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Keywords:

  • Chinese Illness Perception Questionnaire Revised (Trauma);
  • health-related quality of life;
  • illness representations;
  • injury;
  • Medical Outcomes Study Short Form-36;
  • nursing

chaboyer w., lee b.-o., wallis m., gillespie b. & jones c. (2010) Illness representations predict health-related quality of life 6 months after hospital discharge in individuals with injury: a predictive survey. Journal of Advanced Nursing66(12), 2743–2750.

Abstract

Aim.  This article is a report of a study investigating health-related quality of life and its predictors 6 months after hospital discharge in individuals who had experienced moderate to severe injury.

Background.  Understanding the relationship between individuals’ illness representations and health-related quality of life may provide the foundation for strategies to promote recovery after injury.

Methods.  A longitudinal predictive a survey was undertaken. Questionnaires were administered while patients were in hospital, and telephone interviews were conducted 3 and 6 months after hospital discharge. Data were collected from August 2006 to February 2007. Demographic and clinical data were collected and the Chinese Illness Perception Questionnaire Revised (Trauma) and the Medical Outcomes Study Short Form 36, were used. Simultaneous multiple regressions were used to identify predictors of health-related quality of life.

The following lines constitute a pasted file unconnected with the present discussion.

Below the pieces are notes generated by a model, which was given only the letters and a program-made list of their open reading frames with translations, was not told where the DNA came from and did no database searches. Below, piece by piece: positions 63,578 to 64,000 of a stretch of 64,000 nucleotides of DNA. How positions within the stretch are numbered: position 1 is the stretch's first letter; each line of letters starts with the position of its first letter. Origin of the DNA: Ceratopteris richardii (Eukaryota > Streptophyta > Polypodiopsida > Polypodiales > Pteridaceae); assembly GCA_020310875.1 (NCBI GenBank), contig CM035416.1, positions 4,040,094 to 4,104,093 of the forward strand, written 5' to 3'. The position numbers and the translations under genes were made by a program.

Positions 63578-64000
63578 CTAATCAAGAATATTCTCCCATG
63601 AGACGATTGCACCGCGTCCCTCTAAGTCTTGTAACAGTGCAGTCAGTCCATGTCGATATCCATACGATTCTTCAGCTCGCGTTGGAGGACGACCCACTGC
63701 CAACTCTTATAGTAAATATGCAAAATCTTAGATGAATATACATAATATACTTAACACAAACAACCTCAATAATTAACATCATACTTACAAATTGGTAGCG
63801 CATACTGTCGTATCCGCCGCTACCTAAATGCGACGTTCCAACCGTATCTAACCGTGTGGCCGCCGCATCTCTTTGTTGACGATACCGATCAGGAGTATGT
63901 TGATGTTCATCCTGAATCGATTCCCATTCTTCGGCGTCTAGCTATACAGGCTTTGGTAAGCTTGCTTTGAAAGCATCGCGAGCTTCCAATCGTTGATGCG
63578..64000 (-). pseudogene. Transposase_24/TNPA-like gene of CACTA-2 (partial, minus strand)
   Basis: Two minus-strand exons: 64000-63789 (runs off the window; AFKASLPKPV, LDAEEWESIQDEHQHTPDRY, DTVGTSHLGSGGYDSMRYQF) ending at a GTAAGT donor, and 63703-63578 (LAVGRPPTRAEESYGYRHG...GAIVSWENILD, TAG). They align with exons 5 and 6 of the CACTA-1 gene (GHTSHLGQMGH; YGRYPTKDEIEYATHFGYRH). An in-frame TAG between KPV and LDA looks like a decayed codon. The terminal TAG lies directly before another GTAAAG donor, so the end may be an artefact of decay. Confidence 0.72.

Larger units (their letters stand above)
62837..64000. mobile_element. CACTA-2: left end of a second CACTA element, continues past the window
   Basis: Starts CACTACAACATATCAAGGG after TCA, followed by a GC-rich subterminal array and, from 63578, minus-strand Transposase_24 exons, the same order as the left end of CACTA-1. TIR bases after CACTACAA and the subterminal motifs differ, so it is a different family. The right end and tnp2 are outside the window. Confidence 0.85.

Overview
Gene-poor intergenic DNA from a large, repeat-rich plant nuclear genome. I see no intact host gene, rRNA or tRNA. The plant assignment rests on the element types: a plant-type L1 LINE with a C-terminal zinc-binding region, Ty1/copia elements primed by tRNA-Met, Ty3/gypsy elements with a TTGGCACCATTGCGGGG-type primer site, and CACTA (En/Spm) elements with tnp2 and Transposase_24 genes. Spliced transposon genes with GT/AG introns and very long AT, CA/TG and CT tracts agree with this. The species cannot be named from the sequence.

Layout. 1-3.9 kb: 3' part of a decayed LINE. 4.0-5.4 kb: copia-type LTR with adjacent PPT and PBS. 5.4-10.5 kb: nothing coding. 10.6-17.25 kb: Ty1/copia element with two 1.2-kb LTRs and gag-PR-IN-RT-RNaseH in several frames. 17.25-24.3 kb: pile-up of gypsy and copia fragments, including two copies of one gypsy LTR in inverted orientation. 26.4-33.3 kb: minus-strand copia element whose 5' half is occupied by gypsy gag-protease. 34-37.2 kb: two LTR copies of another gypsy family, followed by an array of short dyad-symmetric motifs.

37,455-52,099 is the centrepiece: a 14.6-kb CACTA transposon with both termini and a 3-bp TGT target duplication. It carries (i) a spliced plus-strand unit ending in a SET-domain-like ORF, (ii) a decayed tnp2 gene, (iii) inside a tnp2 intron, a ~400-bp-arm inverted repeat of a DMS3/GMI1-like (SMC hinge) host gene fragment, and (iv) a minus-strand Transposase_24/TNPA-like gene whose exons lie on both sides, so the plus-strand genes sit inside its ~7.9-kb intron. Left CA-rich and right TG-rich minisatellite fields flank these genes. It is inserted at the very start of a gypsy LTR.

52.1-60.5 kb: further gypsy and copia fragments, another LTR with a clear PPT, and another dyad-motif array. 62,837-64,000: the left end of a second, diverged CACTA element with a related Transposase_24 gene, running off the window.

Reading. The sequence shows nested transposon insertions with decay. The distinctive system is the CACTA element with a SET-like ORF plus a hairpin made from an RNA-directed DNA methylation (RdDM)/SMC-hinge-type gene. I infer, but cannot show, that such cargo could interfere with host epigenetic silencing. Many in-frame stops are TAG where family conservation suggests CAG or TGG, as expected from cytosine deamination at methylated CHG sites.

Results.  A total of 114 participants completed the 6-month survey. Demographic and clinical characteristics did not predict health-related quality of life. Predictors of 6-month Physical Summary Score were 3-month Physical Summary Score and two illness representation scales: Identity and Timeline (acute/chronic). Predictors of 6-month were 3-month Mental Summary Score, and three illness representation scales: Identity, Emotional representations and Timeline (acute/chronic). Independent variables accounted for 75·1% and 72·4% of the variance in Physical and Mental Summary Scores.

Conclusion.  Assessment of patients’ illness representations may help clinicians to understand better how people who have sustained traumatic injury view their health and health-related quality of life and to help patients in their recovery process.